Don’t judge me.

So if I’m going to do this… I have to do it right.  No question, no horsing around, no funny stuff.

And there’s only one camera in my collection that’s capable of shooting 120 film with high quality and care.  That camera is my Rolleiflex Automat MX 120 shooter.   I haven’t used it that much of late, but now’s the time to get the camera some action.  I took the Aerochrome out of the freezer (What, you don’t store your film in a freezer?  What’s wrong with you?), went into my darkroom (and by “darkroom,” I meant my bathroom at 3:00 a.m.), and loaded the Rolleiflex in total darkness.

To get the best results from color infrared film, your camera needs a filter.  After reading as much as I could about this film, and after my initial tests with a roll of 35mm color infrared stock, I applied a yellow Wratten filter to the front of the Rolleiflex shooting lens.  I estimated my targets.  ISO 400, f/16, 1:125 exposure.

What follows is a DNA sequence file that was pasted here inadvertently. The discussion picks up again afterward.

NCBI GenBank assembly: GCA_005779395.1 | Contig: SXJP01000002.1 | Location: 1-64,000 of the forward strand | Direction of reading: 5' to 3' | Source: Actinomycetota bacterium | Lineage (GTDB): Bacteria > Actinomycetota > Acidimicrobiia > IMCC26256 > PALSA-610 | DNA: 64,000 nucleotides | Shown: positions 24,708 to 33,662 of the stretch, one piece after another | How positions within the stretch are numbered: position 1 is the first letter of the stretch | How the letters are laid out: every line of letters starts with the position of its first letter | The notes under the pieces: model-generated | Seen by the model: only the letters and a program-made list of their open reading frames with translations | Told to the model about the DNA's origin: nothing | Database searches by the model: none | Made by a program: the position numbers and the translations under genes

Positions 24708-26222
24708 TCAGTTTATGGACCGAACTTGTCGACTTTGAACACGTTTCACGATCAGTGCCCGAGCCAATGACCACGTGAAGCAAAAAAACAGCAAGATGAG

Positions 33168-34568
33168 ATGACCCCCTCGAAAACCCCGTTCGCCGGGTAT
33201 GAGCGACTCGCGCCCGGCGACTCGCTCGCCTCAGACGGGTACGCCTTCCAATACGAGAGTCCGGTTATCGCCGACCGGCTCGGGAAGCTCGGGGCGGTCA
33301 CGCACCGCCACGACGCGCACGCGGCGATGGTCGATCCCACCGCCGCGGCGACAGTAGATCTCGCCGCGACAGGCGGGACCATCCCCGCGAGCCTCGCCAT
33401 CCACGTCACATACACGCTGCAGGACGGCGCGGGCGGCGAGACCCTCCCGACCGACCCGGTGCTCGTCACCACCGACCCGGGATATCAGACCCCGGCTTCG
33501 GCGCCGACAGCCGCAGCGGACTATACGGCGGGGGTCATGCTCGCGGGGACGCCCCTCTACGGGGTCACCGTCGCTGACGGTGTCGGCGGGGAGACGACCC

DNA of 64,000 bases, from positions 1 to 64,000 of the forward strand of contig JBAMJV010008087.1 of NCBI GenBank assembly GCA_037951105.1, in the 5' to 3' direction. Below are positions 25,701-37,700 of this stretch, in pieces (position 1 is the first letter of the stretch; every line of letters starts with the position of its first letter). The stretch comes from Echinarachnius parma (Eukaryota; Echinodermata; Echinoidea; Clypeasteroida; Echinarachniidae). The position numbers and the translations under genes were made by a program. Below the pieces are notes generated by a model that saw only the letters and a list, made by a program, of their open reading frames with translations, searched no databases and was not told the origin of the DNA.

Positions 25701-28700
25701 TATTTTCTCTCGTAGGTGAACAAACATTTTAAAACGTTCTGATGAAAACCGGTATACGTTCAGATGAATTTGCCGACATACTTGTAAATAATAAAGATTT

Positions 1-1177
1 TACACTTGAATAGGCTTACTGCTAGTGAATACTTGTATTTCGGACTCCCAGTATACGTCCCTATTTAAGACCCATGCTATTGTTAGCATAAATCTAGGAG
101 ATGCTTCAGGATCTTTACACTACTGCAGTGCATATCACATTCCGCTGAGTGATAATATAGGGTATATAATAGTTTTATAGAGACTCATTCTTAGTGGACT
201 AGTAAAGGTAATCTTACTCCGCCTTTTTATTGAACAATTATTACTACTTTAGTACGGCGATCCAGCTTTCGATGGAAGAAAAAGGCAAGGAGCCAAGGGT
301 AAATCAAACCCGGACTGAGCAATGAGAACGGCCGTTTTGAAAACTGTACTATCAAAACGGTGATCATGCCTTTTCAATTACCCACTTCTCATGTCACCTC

This is where the fun begins.  Before I take a single picture, I say a prayer.  A prayer in which I hope that everything goes correctly, that the exposures produce amazing, brilliant shots… and if they do… then maybe there’s something here for competition season.  We shall see.

Twelve shots.  No takebacks, no excuses.  Between April 17 and 19, I took twelve pictures in the Rolleiflex.  Then I shipped the film off to McGreevy Pro Lab.  Fingers crossed.  If this works… hoo boy I will be excited for sure.  If it doesn’t…

The photos taken.  The film dropped off.